October 7, 2015
FORT LAUDERDALE, Fla. -- CCA Annual Convention -- T-Mobile has been furiously focusing on building out its 4G LTE network across the US, but, as it looks to 5G, it sees real estate, backhaul, fiber partnerships and transforming its traditional telecom services to the New IP as the building blocks to get there.
"It's absolutely critical to get legacy services -- voice and text -- and transition them to IP. Without building an organization that can do that and infrastructure that can do that, having a new generation of radio will add cost structure, not rationalize it. Transformation to IP services is crucial," Mark McDiarmid, T-Mobile US Inc. 's vice president of radio network engineering and development, said Wednesday at Fierce Wireless's 5G breakfast ahead of the Competitive Carriers Association annual convention. (See Making History With 5G.)
McDiarmid admitted that while moving to the New IP involves a technology discussion around SDN and NFV, it also requires a change in the operator's mindset and the constitution of the staff. T-Mobile has had to hire differently, organize differently and bring a new mindset of agility and flexibility, the VP said. (See Introducing 'the New IP' .)
Outside of T-Mobile's internal transformation, McDiarmid said the operator is currently working with partners on how to get fiber to where it needs to go to backhaul its network. Without solving that, he said, there is no path to what comes next. McDiarmid said that T-Mobile has negotiated aggressively with its partners, who are motivated to solve those issues. (See FCC Chair Wants to Take 5G Higher.)
"For most operators finding fiber at street level is one thing, getting it to your cell site and ultimately small cell is very challenging," he said. "Partnerships will be key to get fiber where we need it and there will be wireless solutions to connect small cells to macro cells, I believe."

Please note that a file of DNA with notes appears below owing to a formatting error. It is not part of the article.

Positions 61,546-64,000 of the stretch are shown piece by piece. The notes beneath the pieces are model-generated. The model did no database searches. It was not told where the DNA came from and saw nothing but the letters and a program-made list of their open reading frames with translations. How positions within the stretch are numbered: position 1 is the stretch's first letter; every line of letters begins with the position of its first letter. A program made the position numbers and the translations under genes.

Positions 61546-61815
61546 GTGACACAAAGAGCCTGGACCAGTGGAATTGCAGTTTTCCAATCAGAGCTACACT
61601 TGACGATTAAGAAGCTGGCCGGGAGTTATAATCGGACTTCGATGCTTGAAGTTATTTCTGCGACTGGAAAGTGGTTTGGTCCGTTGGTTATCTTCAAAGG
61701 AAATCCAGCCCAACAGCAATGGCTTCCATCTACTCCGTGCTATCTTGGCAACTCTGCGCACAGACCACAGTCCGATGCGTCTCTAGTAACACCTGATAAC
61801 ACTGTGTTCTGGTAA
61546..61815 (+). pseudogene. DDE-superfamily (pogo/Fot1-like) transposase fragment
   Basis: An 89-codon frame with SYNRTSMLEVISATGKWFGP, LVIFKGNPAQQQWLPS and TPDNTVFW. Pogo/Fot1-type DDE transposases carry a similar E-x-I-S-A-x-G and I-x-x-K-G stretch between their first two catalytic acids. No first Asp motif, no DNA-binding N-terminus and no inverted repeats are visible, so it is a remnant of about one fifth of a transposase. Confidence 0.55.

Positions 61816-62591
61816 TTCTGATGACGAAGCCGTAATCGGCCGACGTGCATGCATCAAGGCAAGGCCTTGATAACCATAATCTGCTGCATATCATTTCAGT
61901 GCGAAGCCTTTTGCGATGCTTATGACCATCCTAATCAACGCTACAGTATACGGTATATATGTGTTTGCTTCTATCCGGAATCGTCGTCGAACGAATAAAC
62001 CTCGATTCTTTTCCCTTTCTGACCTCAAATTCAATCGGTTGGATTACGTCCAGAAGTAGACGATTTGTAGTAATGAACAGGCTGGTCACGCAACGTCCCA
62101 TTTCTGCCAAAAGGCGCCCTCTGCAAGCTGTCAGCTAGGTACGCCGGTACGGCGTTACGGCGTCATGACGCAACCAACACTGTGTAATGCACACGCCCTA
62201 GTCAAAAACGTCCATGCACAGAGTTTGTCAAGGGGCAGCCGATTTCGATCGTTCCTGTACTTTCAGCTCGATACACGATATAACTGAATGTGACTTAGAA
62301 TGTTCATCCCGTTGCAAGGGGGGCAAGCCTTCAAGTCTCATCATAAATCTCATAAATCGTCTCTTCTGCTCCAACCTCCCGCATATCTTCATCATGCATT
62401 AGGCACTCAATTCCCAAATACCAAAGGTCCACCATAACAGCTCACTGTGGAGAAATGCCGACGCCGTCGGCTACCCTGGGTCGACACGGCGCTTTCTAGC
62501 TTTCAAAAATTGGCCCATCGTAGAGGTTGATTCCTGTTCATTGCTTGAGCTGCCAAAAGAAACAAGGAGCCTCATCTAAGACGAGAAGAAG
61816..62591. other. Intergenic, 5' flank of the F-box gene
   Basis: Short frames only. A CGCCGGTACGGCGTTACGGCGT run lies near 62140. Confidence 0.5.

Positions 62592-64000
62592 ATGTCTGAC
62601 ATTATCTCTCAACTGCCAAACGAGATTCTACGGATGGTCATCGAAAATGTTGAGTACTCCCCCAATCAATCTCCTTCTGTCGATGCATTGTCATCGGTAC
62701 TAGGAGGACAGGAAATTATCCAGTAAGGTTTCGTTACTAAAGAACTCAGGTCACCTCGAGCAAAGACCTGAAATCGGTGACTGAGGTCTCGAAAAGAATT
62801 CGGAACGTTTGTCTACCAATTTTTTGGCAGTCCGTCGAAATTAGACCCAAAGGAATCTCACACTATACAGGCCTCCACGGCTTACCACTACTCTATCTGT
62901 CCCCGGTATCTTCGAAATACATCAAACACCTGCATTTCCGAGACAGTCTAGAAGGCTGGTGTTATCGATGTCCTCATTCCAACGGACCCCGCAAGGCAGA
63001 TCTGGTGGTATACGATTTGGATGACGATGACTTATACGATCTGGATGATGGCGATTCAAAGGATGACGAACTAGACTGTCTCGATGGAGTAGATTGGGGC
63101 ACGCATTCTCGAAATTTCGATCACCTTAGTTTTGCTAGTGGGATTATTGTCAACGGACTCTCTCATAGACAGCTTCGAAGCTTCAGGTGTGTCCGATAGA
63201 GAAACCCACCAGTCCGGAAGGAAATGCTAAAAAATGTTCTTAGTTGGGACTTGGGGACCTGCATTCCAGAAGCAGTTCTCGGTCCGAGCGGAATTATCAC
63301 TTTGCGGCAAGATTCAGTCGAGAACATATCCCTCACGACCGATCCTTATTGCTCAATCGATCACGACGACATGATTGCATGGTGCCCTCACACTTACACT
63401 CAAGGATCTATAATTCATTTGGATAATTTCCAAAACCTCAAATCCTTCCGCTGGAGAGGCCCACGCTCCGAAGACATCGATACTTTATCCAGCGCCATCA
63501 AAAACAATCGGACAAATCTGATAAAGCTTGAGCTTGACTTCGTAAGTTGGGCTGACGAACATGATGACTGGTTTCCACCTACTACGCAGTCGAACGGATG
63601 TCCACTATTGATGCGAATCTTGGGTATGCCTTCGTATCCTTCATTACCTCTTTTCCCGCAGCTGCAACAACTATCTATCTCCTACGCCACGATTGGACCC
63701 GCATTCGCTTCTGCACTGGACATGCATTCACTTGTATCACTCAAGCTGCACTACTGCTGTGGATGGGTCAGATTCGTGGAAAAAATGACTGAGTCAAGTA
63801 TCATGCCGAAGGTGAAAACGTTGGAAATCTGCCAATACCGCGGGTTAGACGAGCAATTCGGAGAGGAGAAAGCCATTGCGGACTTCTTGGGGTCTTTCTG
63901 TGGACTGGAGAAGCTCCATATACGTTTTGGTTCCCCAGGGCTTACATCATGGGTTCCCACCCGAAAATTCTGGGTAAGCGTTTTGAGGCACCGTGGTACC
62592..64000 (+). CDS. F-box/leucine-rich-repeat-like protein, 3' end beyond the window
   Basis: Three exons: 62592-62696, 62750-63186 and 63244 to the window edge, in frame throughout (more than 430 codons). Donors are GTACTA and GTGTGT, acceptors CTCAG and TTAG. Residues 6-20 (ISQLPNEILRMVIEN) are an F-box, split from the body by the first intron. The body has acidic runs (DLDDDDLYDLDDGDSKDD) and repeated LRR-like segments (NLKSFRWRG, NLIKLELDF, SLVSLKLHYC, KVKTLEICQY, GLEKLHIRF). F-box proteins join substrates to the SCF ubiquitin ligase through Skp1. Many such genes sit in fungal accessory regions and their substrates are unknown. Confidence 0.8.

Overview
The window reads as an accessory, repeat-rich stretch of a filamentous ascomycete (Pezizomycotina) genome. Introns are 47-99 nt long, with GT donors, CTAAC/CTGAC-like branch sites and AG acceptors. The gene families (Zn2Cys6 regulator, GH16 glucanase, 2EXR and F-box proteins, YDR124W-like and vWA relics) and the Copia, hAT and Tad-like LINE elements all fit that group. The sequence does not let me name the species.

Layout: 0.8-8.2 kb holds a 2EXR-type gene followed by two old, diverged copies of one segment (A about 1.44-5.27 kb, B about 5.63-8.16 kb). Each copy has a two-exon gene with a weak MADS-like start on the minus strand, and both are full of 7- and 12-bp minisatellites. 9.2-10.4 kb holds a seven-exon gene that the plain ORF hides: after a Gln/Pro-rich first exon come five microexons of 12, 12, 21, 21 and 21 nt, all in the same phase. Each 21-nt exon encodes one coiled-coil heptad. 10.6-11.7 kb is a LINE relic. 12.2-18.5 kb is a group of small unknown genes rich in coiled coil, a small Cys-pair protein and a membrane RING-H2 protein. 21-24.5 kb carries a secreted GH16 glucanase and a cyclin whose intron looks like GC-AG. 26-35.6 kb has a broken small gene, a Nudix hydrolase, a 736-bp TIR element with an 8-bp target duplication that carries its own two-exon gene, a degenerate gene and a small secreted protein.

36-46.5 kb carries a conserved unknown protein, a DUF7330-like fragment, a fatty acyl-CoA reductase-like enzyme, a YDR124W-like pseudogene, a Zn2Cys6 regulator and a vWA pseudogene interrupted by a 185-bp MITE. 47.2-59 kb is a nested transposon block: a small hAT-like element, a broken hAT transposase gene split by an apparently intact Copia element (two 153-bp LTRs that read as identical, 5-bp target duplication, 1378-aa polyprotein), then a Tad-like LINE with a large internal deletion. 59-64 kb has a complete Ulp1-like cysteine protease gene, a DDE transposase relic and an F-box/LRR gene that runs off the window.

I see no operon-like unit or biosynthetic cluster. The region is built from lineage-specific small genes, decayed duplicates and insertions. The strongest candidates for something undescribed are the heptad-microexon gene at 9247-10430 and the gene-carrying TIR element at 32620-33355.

For more on wireless network evolutions, visit the dedicated 5G content section here on Light Reading. T-Mobile has not been as vocal as its larger competitors about 5G. Verizon Wireless even recently announced it would begin field testing its next-gen network in 2016, although the panelists agreed it would primarily be pre-standard, advanced versions of LTE, or LTE-Evolved as Ericsson's CTO and Head of Strategy Glenn Laxdal dubbed it, that are ready before 2020. (See Verizon & Partners to Field Test 5G in 2016.) But, in true T-Mobile fashion, McDiarmid wants to give the big two a run for their money on 5G as well and isn't content letting them define the standard for the rest of the industry. He urged the rural carrier attendees to take part in the 5G standards process, as well as for North America to establish regional leadership and figure out what use cases best suit them. (See 5G: Meet the Influencers.) "The danger in this is the two big guys define what 5G is in America, and we end up with an ecosystem in the US with a dependency on the fact that they're delivering 50% margin to shareholders and getting away with it," he said, issuing a call to action to the CCA's rural operator members to compete against them and have a voice in the process. "Define what 5G means for us," he said. — Sarah Thomas, , Editorial Operations Director, Light Reading
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